A package may be placed in a CBP bonded facility if the importer of record wishes to differ applicable duties. The items can be kept in the bonded warehouse for up to 5 years from the date of importation, and they can be removed at any time by paying the necessary duty. If the importer wants to manipulate the shipment in any way that isn't manufacturing, he or she can do so under CBP observation. A CBP bonded warehouse cannot keep perishables, explosives, or restricted products.

Goods that haven't been declared

If you or your designated Customs Broker do not present a customs entry at the port of entry within 15 days of arrival, the shipment may be stored in a general warehouse at the importer's expense. They may be sold at public auction or destroyed if entry is not made within 6 months of the date of import.

Entries in the Mail

As a commercial importer, you may discover that using the US Postal Service (USPS) rather than a courier to import items into the United States has some advantages. The following are some of the advantages:

  • Ease of Clearance: The mail carrier collects all duties on shipments under $2,000 USD.
  • Reduced Shipping Costs: Smaller, lower-value packages can typically be sent through the mail for a considerably lower cost.
  • No Formal Entry: For duty-free items worth less than $2,000.00 USD, no formal entry is necessary.
  • Personal Shipments: If the value of a shipment destined for a private individual is less than $2,000 USD, no customs declaration is required.

Please make sure to include the following information when shipping anything via USPS:

  • The commercial invoice and CBP declaration are firmly affixed to the outside package.
  • If the declaration or invoice cannot be firmly affixed to the outside of the package, it must be included in the package and clearly marked "invoice enclosed" on the outside.

Exceptions for informal entries with a value of $2,000:

  • Feather-based products
  • Billfolds
  • Footwear
  • Furry articles
  • Games and toys
  • Items made of leather
  • Others
Products

Entries: Formal vs. Informal

Imports with a total value of more than $2,500.00 USD require a formal entry. An entrance bond is required for a formal entry because it ensures that all necessary duties are paid. Importers who utilize an annual bond rather than a single-entry bond can retrieve their goods before paying their tariffs, taxes, and other expenses (closing of entry). When the total value of items imported is less than $2,500.00 USD and they are usually for personal consumption / use, an informal customs entry is made possible. As There are exceptions to the rule, just as there are to formal entries. When importing textiles, for example, an informal entry can only be utilized for items worth less than $250.00 USD. Inquire with your Customs Broker about how you might take advantage of this.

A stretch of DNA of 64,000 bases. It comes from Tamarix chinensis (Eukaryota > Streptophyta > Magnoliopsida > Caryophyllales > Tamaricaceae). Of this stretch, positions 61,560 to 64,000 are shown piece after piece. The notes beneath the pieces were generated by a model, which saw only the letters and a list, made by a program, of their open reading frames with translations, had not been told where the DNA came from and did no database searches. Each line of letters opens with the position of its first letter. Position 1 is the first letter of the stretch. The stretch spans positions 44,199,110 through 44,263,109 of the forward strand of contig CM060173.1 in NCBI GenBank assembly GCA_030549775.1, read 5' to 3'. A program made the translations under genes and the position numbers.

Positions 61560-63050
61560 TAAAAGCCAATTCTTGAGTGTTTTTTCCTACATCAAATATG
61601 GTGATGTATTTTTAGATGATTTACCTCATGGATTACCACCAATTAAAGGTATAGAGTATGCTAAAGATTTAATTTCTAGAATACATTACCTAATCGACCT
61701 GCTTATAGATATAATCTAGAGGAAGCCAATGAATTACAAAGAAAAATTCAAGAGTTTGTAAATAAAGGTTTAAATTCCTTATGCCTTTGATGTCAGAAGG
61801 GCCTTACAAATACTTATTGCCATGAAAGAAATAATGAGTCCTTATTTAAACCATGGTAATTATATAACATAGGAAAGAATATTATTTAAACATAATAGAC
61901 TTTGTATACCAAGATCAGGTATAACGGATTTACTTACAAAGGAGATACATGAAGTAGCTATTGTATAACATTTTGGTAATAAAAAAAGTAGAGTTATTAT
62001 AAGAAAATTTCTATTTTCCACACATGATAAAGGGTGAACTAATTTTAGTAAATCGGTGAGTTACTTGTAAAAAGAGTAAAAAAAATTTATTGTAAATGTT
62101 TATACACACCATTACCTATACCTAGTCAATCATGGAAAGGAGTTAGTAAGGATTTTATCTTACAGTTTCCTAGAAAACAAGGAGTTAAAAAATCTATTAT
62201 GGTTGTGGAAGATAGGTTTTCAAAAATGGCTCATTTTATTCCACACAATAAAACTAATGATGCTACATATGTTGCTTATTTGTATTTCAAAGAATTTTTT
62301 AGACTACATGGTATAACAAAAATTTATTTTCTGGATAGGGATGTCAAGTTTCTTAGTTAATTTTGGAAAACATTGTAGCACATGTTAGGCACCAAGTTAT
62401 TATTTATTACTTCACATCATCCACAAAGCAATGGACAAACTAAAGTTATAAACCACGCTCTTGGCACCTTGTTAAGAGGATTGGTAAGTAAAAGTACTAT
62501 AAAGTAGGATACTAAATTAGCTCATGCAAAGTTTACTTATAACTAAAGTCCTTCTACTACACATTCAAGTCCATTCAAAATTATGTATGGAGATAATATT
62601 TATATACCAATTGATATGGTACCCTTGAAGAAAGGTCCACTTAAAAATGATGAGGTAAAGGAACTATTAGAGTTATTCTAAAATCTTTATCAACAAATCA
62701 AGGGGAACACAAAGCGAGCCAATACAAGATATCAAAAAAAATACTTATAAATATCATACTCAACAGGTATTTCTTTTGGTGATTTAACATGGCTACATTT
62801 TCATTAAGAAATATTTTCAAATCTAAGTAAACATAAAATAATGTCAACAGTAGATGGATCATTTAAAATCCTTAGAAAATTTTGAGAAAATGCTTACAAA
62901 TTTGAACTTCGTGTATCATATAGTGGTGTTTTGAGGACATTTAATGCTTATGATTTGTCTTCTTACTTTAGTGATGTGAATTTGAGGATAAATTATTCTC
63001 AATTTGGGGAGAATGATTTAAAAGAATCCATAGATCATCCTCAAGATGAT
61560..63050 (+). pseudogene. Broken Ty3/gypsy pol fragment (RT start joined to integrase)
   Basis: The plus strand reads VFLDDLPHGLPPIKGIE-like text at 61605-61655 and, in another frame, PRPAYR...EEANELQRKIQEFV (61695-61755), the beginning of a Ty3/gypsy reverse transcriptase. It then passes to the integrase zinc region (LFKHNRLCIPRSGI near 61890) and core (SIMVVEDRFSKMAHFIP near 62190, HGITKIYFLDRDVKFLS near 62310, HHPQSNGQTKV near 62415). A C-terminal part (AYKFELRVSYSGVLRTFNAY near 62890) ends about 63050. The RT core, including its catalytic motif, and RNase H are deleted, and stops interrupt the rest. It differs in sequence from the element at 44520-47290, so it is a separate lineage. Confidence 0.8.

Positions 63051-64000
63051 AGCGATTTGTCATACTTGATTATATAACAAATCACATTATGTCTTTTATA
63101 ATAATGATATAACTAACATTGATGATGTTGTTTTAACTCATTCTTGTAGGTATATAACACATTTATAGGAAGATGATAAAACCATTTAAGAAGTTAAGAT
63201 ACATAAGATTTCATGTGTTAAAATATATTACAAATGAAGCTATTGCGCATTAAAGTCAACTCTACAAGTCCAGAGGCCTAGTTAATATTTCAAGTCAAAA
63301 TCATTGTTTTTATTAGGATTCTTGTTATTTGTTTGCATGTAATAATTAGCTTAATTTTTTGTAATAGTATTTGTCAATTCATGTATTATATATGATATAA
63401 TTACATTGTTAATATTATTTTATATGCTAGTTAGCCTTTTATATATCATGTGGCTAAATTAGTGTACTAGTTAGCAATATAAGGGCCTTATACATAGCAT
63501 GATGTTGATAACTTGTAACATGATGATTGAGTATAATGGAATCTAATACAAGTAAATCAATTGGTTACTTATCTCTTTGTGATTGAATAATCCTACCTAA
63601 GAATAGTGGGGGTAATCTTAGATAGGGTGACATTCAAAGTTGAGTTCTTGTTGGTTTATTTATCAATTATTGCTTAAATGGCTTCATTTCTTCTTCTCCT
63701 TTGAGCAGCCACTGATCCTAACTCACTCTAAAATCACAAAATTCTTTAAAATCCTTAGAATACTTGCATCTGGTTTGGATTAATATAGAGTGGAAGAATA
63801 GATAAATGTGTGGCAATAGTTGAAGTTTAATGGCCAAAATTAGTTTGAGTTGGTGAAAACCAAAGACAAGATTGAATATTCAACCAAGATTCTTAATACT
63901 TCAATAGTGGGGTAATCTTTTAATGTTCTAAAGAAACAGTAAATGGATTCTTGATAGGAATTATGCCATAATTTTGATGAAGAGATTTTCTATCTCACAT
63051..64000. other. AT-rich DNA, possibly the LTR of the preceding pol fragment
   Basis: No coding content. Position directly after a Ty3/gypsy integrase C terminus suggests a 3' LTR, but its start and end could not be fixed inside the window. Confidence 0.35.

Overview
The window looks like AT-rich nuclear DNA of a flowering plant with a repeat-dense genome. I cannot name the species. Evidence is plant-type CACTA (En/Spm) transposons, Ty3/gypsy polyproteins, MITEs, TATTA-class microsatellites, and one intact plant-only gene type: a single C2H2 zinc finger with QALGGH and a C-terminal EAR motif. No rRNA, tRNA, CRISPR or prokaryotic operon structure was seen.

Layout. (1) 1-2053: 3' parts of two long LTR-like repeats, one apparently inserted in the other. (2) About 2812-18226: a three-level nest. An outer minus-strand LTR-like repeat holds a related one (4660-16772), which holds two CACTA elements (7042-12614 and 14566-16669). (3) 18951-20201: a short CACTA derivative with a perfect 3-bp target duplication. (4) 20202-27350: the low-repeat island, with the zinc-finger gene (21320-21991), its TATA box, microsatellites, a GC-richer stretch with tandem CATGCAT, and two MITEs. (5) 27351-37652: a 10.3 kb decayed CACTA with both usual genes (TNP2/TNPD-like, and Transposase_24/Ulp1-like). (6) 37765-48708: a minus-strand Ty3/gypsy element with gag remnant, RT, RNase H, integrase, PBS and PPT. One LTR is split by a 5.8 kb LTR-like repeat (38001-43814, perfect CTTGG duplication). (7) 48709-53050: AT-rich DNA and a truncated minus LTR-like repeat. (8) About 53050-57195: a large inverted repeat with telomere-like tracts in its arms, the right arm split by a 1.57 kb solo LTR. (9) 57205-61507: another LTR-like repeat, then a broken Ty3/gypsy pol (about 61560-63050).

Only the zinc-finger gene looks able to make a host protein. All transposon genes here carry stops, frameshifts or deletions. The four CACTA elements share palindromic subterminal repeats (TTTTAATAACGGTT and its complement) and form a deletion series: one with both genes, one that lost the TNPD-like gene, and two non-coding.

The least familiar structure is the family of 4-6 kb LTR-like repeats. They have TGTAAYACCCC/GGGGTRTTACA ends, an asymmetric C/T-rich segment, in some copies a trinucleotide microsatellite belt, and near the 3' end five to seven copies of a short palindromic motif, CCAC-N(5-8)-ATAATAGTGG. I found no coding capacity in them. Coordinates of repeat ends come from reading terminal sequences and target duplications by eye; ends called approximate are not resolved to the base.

321st section

Section 321 is a sort of informal entry that permits you or your Customs Broker to discharge items valued at $800.00 USD or less without having to file a customs entry. Shipments discharged under "Section 321" are exempt from both duty and tax. A shipment must not exceed a total value of $800.00 USD to qualify under Section 321, and it must not be one of numerous lots covered by a single order or invoice with a value exceeding $800.00 USD or the equivalent. The shipment must be meant for a single person. Click here for more information about section 321.

In Bond Transportation

Not all imported goods into the United States is processed at the port of entry. The importer or transporter may opt for a separate location where the products must cross the border and continue on into the United States. These products must be transported in “Bonded Status” from the port of arrival to the port of entry in order to do so. Under CBP form 7512, this can only be done by a bonded carrier.

Make an Entry

The owner, purchaser, seller, his/her authorized employee, or a qualified customs broker must account for goods arriving in the United States. CBP officers and staff are not authorized to operate as import agents for imported products, but they are permitted to provide reasonable advice and help. Only licensed US Customs Brokers, not the importer of record, are authorized to act on their behalf. CBP licenses private entities to prepare and file entries, as well as account for, collect, and pay any applicable duties/taxes. A CBP Power of Attorney must be shown when a customs broker makes an entry.